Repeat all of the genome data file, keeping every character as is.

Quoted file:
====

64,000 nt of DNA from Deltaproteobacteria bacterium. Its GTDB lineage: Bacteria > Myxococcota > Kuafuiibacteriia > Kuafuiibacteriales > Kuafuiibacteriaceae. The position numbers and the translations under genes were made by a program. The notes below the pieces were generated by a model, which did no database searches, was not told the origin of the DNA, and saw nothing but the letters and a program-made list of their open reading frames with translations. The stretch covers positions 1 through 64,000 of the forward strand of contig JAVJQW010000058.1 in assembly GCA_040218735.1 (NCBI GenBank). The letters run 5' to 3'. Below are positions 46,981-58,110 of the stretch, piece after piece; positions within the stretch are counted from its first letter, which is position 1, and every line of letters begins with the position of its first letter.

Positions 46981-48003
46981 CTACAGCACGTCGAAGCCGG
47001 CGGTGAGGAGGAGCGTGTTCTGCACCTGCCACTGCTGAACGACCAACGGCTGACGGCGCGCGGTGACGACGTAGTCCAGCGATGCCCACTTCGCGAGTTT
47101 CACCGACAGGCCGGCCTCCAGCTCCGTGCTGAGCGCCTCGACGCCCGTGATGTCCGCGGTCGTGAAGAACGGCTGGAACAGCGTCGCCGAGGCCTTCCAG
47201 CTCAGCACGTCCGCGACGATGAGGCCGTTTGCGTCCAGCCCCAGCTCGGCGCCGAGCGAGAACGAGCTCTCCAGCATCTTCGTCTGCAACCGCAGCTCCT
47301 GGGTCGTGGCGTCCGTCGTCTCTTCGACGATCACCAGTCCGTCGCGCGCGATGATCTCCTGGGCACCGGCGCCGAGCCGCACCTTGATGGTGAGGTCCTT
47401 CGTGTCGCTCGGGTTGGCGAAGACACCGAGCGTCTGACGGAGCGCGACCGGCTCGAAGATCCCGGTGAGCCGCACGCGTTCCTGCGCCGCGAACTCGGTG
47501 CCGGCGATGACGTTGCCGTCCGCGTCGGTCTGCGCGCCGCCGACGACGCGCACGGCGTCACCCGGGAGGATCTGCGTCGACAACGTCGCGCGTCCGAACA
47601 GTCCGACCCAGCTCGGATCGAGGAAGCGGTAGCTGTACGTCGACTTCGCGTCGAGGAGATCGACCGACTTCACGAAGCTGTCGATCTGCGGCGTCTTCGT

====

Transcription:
64,000 nt of DNA from Deltaproteobacteria bacterium. Its GTDB lineage: Bacteria > Myxococcota > Kuafuiibacteriia > Kuafuiibacteriales > Kuafuiibacteriaceae. The position numbers and the translations under genes were made by a program. The notes below the pieces were generated by a model, which did no database searches, was not told the origin of the DNA, and saw nothing but the letters and a program-made list of their open reading frames with translations. The stretch covers positions 1 through 64,000 of the forward strand of contig JAVJQW010000058.1 in assembly GCA_040218735.1 (NCBI GenBank). The letters run 5' to 3'. Below are positions 46,981-58,110 of the stretch, piece after piece; positions within the stretch are counted from its first letter, which is position 1, and every line of letters begins with the position of its first letter.

Positions 46981-48003
46981 CTACAGCACGTCGAAGCCGG
47001 CGGTGAGGAGGAGCGTGTTCTGCACCTGCCACTGCTGAACGACCAACGGCTGACGGCGCGCGGTGACGACGTAGTCCAGCGATGCCCACTTCGCGAGTTT
47101 CACCGACAGGCCGGCCTCCAGCTCCGTGCTGAGCGCCTCGACGCCCGTGATGTCCGCGGTCGTGAAGAACGGCTGGAACAGCGTCGCCGAGGCCTTCCAG
47201 CTCAGCACGTCCGCGACGATGAGGCCGTTTGCGTCCAGCCCCAGCTCGGCGCCGAGCGAGAACGAGCTCTCCAGCATCTTCGTCTGCAACCGCAGCTCCT
47301 GGGTCGTGGCGTCCGTCGTCTCTTCGACGATCACCAGTCCGTCGCGCGCGATGATCTCCTGGGCACCGGCGCCGAGCCGCACCTTGATGGTGAGGTCCTT
47401 CGTGTCGCTCGGGTTGGCGAAGACACCGAGCGTCTGACGGAGCGCGACCGGCTCGAAGATCCCGGTGAGCCGCACGCGTTCCTGCGCCGCGAACTCGGTG
47501 CCGGCGATGACGTTGCCGTCCGCGTCGGTCTGCGCGCCGCCGACGACGCGCACGGCGTCACCCGGGAGGATCTGCGTCGACAACGTCGCGCGTCCGAACA
47601 GTCCGACCCAGCTCGGATCGAGGAAGCGGTAGCTGTACGTCGACTTCGCGTCGAGGAGATCGACCGACTTCACGAAGCTGTCGATCTGCGGCGTCTTCGT